Apple employees are pushing back against chief executive Tim Cook’s plans for a widespread return to the office.
In a company-wide memo last week Cook said staff must return to the office for three days a week from September, with some teams required to come back in four or five days.
But staff have launched a campaign calling for greater flexibility, and have accused the tech giant’s management of failing to listen to their requests.
“Without the inclusivity that flexibility brings, many of us feel we have to choose between either a combination of our families, our wellbeing, and being empowered to do our best work, or being a part of Apple,” they wrote in an internal letter seen by The Verge.
“Over the last year we often felt not just unheard, but at times actively ignored.”
The letter said there was a “disconnect” between managers and staff on the topic of remote working, adding that Apple’s policy had “already forced some of our colleagues to quit”.
According to the report, the letter was sent out to employees last week to gather signatures, although the authors insisted it was not a petition.
The memo sent by Cook said staff will be asked to come into the office on Mondays, Tuesdays and Thursdays, with options for remote working on Wednesdays and Fridays.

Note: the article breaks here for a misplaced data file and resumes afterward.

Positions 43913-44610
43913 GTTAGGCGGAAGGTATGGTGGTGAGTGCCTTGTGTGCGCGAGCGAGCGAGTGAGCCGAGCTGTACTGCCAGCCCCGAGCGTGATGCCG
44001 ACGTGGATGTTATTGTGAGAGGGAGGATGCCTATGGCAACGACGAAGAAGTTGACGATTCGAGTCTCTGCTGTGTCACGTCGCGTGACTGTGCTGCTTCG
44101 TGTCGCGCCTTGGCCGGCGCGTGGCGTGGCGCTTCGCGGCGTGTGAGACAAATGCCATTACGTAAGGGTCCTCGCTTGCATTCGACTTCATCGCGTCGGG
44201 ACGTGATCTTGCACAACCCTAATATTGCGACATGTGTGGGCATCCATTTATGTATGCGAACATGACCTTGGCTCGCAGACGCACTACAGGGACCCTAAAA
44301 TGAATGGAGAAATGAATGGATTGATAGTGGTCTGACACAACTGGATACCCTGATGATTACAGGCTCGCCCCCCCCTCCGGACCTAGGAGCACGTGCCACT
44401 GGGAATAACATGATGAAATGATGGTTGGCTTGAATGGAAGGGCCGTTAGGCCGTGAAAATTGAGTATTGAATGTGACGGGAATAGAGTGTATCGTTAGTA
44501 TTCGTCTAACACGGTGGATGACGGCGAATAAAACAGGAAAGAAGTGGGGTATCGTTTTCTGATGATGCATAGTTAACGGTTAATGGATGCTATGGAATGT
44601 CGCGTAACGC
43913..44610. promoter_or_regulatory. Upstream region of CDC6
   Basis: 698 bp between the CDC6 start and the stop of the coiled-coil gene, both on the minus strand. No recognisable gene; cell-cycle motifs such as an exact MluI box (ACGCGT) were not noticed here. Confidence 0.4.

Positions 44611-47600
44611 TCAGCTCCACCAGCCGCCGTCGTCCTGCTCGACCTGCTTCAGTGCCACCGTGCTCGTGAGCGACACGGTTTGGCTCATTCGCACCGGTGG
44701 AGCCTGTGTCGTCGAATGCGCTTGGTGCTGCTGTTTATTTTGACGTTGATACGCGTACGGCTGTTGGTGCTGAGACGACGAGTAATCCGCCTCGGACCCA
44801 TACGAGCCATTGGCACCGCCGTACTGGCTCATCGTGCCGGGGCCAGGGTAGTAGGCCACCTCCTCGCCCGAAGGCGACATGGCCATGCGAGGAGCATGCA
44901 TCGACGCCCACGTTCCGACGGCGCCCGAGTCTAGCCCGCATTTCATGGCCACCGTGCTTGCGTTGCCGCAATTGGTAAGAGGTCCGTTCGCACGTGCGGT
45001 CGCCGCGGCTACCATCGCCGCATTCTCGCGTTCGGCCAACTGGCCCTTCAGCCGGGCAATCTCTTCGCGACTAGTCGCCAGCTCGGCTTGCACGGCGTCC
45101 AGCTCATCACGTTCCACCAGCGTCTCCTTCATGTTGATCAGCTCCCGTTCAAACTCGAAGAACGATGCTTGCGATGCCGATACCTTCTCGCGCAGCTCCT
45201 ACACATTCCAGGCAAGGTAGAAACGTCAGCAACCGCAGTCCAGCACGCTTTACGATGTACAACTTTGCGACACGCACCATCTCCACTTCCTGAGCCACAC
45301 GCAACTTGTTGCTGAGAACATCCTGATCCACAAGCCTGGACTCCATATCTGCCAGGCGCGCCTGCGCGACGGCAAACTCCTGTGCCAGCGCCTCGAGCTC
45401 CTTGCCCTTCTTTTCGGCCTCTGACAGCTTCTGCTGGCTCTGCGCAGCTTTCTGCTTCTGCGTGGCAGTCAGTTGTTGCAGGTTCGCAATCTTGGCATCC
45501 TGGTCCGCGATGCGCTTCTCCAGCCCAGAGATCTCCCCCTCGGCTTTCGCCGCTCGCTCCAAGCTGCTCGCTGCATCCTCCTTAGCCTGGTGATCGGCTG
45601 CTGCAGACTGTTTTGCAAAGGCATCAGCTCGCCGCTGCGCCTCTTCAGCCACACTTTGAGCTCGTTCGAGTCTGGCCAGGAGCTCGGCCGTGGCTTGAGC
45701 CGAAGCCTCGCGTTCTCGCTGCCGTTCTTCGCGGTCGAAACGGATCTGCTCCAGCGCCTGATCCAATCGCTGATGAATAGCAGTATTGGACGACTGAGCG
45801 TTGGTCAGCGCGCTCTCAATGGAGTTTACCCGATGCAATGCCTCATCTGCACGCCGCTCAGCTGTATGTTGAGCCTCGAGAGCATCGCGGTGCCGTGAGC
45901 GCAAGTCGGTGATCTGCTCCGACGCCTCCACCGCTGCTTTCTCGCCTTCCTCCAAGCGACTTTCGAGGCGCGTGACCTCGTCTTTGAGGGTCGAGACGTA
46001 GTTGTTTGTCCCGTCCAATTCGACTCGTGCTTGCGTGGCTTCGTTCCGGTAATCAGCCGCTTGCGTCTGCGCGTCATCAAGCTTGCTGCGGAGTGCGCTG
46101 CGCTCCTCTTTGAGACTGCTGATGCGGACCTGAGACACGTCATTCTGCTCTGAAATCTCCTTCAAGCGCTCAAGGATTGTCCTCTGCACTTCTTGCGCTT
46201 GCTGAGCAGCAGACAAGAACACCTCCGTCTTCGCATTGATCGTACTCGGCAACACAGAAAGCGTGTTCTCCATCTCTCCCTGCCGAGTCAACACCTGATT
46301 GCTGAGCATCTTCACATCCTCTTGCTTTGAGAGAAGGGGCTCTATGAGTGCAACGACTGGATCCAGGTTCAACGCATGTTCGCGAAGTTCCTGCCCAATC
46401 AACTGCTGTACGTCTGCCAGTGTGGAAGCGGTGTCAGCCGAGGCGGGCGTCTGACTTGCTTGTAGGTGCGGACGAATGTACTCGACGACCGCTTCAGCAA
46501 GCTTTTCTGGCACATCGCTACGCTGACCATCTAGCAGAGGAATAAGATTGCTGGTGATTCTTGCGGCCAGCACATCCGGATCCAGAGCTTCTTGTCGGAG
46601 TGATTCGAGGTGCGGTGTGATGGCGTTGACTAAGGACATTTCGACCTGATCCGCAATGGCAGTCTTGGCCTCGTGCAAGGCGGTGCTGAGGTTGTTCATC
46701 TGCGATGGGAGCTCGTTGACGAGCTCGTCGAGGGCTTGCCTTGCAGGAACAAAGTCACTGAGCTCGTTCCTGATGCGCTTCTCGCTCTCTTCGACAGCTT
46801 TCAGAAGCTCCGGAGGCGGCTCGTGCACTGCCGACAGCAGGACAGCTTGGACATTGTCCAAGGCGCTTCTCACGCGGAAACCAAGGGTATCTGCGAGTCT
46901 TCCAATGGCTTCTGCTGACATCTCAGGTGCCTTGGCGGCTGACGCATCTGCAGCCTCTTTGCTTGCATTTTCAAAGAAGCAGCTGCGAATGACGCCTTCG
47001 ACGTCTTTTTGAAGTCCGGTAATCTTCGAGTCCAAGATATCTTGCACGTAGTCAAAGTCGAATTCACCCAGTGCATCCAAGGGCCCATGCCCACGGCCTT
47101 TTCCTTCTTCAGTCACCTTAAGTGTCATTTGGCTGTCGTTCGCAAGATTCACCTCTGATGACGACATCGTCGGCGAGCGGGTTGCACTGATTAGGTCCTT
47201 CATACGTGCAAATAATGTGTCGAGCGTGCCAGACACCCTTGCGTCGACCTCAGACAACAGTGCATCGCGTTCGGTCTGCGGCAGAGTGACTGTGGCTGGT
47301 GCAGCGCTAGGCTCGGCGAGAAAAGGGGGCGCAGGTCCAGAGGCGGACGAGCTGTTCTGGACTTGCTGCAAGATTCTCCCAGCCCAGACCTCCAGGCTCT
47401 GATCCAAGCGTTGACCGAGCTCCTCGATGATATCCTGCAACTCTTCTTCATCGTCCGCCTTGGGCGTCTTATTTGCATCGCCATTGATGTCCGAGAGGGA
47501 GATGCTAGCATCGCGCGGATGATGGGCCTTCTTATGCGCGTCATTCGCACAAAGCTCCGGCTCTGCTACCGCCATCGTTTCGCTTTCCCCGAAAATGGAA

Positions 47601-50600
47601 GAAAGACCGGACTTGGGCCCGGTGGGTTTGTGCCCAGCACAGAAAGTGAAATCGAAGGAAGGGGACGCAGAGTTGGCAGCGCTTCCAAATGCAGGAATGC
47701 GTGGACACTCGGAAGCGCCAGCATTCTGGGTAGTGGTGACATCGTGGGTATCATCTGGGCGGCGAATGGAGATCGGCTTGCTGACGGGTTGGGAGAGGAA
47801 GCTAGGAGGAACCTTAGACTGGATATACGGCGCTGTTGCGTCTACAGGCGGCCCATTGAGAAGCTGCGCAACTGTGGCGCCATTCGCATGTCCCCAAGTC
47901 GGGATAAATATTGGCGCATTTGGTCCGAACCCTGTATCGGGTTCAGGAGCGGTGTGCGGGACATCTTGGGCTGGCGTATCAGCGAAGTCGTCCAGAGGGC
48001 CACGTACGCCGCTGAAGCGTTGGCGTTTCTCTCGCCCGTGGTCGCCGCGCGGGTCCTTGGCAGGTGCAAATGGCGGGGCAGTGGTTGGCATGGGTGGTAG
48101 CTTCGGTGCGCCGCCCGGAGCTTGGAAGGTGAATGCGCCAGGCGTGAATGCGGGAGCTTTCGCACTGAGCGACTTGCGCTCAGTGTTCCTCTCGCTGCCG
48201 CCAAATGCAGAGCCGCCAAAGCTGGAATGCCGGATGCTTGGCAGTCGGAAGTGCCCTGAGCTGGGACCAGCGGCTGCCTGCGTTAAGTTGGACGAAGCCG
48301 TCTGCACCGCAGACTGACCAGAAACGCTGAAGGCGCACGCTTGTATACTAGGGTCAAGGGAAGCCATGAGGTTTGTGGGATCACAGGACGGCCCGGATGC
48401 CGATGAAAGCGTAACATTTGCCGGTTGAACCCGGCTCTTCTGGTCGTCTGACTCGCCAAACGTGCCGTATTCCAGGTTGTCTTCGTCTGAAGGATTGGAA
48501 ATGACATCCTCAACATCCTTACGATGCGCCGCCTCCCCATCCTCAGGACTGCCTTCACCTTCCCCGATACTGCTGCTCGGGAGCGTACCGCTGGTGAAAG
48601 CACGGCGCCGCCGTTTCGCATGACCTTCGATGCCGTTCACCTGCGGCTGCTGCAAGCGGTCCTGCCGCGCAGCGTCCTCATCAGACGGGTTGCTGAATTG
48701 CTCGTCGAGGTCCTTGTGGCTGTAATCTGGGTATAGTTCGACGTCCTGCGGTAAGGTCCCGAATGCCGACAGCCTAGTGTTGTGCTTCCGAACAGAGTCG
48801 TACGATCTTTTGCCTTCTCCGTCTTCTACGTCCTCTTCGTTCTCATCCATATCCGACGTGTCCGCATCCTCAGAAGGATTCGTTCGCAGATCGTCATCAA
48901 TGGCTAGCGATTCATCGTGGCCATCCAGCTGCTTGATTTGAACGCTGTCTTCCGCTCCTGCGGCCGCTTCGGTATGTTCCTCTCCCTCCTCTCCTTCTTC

However, the company will allow remote working for up to two weeks a year for staff to be “closer to family and loved ones, find a change of scenery, manage unexpected travel, or a different reason all your own”.
This failed to impress employees at the iPhone maker, though, and their rebuttal included calls for a company-wide survey on the issue.
They also said Apple should leave remote working decisions up to individual teams and information on the environmental impact of office working compared to remote working.
In a further sign of dissatisfaction, they said exit interviews should ask specifically about “employee churn” related to remote work.
Apple’s policy is similar to those rolled out by Amazon and Google, which have both announced plans to get workers back in the office.
It differs from other tech rivals Facebook and Twitter, however, which will allow many employees to work from home permanently if they want.